But I’m not. I would not and will not apologize for the existence of Christians on their own terms. You’re wrong in your interpretation of what I wrote about my relatives, but I’m not apologetic and you cannot be “unfair” to my relatives because being a very conservative Christian is NOT an inferior position to progressivism. I don’t care if you assume something about my relatives that happens to be incorrect. But Christianity is not an inferior belief system that Christians and friends of Christians should be ashamed for. It may be different, and you may not aspire to it personally, but it’s got good things and bad things about it and some people it really works for. I know these people and they are good and kind people (and some of them even do watch Kevin Sorbo movies.)

            So even if your assumption was accurate, so the eff what, why shouldn’t people who like Christian movies and Kevin Sorbo have an option to watch? Where is the inherent harm in that? Why is Walmart streaming Kirk Cameron any different/sinister than having a streaming service that features things like Transparent or Dear White People? Why is one thing good and the other bad?

            I feel that the furthest extension of your assumption (and forgive me, I’m connecting some dots here) in which my relatives are “ok with being preached to as long as it’s Kevin Sorbo”, and that is somehow inherently bad (correct?? I’m not misreading that “Kevin Sorbo movies are bad both morally and artisticaly” implication between the lines there, am I?? I mean after all you did say “I am probably being UNFAIR” as in judging them too harshly, which to me implies a negative judgement) is that anyone who is a right wing, conservative, Christian does not deserve entertainment that represents their worldviews. I’m not saying you are saying that personally but it IS the furthest extension of your argument, IMO.

            If Kevin Sorbo is bad and people who watch Kevin Sorbo should be harshly judged and it’s pretty gross of them to dare to prefer and even hope for a streaming service that more accurately represents their worldviews, a streaming service where they can be preached to in the fashion in which they enjoy, I can’t draw any other conclusion from that then to think “wow some people really think that the world would be better off if conservative Christians were not allowed to take part in the entertainment industry”.

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            • OK, so, I don’t object to objecting or basically anything anyone has said in this thread, I honestly think it’s mostly miscommunication that is causing the friction.

              What I do object to is a point of fact: Y’all seem to share the idea that Netflix only has preachy “woke” entertainment, when in point of fact Netflix also has preachy Christian movies and shows (including quite conservative / mainstream evangelical ones) by the bucketload. Don’t believe me? Anyone with Netflix, at least, can search “Case for Christ” and a bucketload of said movies/shows will come up. Click on the Faith and Spirituality category in the description of one of these, and you’ll find several more bucketloads available, categorized into several subcategories which are not exclusively Christian but massively so (to the point where if you were looking for a chunk of stuff from another faith you’d have to specify).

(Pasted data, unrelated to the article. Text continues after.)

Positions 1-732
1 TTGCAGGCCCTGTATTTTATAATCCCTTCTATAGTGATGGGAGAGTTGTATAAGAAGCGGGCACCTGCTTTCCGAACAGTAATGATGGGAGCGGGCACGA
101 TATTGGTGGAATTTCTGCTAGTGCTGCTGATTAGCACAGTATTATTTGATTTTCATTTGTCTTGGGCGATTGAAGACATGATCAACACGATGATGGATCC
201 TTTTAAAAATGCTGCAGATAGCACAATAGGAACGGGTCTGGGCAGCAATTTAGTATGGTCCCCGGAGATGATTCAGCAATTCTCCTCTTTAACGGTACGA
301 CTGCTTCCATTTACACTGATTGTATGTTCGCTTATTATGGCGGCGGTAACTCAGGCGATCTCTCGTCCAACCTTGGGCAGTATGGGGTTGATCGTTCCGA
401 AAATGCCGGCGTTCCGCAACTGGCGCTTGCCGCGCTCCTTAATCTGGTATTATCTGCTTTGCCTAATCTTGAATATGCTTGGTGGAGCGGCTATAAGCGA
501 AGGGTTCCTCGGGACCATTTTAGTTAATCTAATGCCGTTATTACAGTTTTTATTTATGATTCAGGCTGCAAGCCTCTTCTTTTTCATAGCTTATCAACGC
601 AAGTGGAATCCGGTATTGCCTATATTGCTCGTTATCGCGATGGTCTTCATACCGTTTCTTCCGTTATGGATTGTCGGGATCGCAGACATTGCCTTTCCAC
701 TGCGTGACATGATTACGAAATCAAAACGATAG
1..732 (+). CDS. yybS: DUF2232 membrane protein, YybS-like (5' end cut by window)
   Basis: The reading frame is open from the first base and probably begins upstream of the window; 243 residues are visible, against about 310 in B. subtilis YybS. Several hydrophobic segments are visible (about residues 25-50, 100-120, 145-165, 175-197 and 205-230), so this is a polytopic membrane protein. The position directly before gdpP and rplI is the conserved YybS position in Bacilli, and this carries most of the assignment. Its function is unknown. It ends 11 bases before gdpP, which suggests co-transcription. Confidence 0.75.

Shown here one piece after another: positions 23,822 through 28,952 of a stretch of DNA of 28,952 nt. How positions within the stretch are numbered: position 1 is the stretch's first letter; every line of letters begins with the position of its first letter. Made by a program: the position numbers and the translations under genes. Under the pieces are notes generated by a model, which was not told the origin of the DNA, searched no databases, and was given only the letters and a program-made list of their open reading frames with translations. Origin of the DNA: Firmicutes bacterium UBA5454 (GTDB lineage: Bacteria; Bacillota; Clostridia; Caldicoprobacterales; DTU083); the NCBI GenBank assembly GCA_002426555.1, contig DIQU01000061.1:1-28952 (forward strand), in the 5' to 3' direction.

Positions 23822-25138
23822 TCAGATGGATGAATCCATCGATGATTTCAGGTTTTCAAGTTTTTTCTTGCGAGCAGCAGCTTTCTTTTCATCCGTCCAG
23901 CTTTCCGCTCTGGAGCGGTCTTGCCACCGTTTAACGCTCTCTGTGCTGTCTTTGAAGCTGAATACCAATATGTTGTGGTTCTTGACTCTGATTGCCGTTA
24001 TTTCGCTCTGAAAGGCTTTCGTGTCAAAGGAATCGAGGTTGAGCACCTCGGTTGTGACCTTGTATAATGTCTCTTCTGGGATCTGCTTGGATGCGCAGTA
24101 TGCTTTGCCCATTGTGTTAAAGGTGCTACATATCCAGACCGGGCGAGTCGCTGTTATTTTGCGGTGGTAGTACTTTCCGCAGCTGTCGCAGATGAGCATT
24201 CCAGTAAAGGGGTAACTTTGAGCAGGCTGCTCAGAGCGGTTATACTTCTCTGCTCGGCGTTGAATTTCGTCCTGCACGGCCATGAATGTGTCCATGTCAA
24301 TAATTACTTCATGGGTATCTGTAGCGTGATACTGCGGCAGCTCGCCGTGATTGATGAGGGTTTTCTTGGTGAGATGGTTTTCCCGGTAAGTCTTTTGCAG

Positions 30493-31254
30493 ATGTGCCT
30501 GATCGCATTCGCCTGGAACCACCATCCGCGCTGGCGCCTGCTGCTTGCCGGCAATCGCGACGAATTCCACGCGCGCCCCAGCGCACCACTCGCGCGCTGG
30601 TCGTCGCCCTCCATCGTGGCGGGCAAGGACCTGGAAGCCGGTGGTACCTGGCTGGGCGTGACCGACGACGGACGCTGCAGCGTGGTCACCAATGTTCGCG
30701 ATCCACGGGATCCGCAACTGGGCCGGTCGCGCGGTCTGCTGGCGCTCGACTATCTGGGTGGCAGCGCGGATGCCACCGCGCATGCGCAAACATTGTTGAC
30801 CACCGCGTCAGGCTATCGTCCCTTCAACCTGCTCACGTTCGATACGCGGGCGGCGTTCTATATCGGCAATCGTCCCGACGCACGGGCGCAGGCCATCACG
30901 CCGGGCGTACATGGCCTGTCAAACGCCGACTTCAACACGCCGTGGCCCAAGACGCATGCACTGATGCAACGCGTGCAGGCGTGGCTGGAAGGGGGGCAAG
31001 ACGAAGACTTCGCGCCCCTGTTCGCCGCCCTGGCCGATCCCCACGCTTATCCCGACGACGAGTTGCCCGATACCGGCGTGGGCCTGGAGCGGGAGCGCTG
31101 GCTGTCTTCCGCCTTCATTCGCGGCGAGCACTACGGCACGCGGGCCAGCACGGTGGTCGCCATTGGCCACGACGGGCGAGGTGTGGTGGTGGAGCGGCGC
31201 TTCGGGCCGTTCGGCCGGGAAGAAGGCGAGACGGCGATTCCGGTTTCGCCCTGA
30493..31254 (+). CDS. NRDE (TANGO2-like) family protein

Now, they also have preachy mainstream African-American Christian movies, preachy Hindu movies/shows (so much of Bollywood!), and I suspect if I paid more attention to K-dramas I’d find many of them preaching Confucian values as well.

              Netflix has a ton of preachy movies of whatever stripe because some people genuinely like preachy movies, is all.

              There’s an argument that they don’t *market* them all the same way, yes, but the content is indubitably there. I haven’t found Kevin Sorbo or Kirk Cameron specifically, but there is plenty of content. I’ve even watched some of it (I had a religious studies minor in college because I’m fascinated by the interplay of faith and history).

              I suspect but do not know (and am too lazy to check whether) Amazon is the same.

              So, as you were, I guess, but y’all think you know Netflix a lot better than I think you do.

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        • Well, yes, I said it was unfair and presumptuous. Yet, neither Netflix nor Amazon have anything as preachy as the Handmaid’s Tale.

          I’m actually trying to figure out which series are tiresome to your family members for preachiness, as opposed to being tiresome because they are way overrated and all up in their own hype.